It is noted that the vibration induced by the impact force in the direction of 105, FIG. 1, may be axial as shown for the generator elements shown in FIGS. 1, 2 and 4, or in bending, in torsion, or their combination. As an example, the impact in the direction 105, FIG. 1, can be used to induce bending deflection in the electrical energy generator 30 shown schematically in FIG. 5. The generator 30 consists of a cantilever beam 34 that is attached to the base structure of the footwear 131 at the location 133, similar to the generators 100 shown in FIG. 1, but as shown to be directed perpendicular to the direction of the impact 132, generated by the wearer kicking a relatively hard surface. Like the generators of FIG. 1, the generator 30 shown in FIG. 5 are disposed in a cavity 134 in the base structure. The generator 30 is preferably provided with at least one tip mounted mass 31 (the mass may be an integral part of the beam) to increase the amount of mechanical energy that could be stored in the generator 30 as a result of the aforementioned impact force in the direction of the arrow 132. At least one piezoelectric element 33 is attached to the surface of the beam, preferably close to its base so that it is subjected to high tensile strain (on one side of the beam) and compressive strain on the other side of the beam. Following an impact (kicking of the footwear to a relatively hard surface), the mechanical energy stored in the beam 34 and mass 31 assembly will cause the beam 34 to vibrate, thereby producing a varying charge in the piezoelectric elements 33 due to the aforementioned applied compressive and tensile strains. The generated electrical energy can then be directed to the heating pad(s) 104, FIG. 1, as previously described.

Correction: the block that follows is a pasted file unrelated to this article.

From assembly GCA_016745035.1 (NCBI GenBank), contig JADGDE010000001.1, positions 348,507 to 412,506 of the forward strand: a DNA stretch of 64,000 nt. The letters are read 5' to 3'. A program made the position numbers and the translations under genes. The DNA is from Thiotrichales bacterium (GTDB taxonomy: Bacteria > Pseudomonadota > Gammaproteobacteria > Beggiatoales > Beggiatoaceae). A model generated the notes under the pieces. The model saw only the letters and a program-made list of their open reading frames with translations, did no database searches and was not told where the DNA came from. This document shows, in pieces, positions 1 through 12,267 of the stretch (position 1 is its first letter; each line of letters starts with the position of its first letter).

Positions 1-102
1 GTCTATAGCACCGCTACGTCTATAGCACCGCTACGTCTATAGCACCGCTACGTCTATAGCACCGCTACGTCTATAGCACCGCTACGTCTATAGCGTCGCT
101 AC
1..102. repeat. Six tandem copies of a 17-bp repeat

It is appreciated by those familiar with the art that the piezoelectric elements 24 and 33, FIGS. 2 and 5, respectively, can be pre-stressed in compression so that during the aforementioned vibration they are not subjected to tensile stress. This is the case since piezoelectric elements can be highly brittle and can withstand only small tensile strains.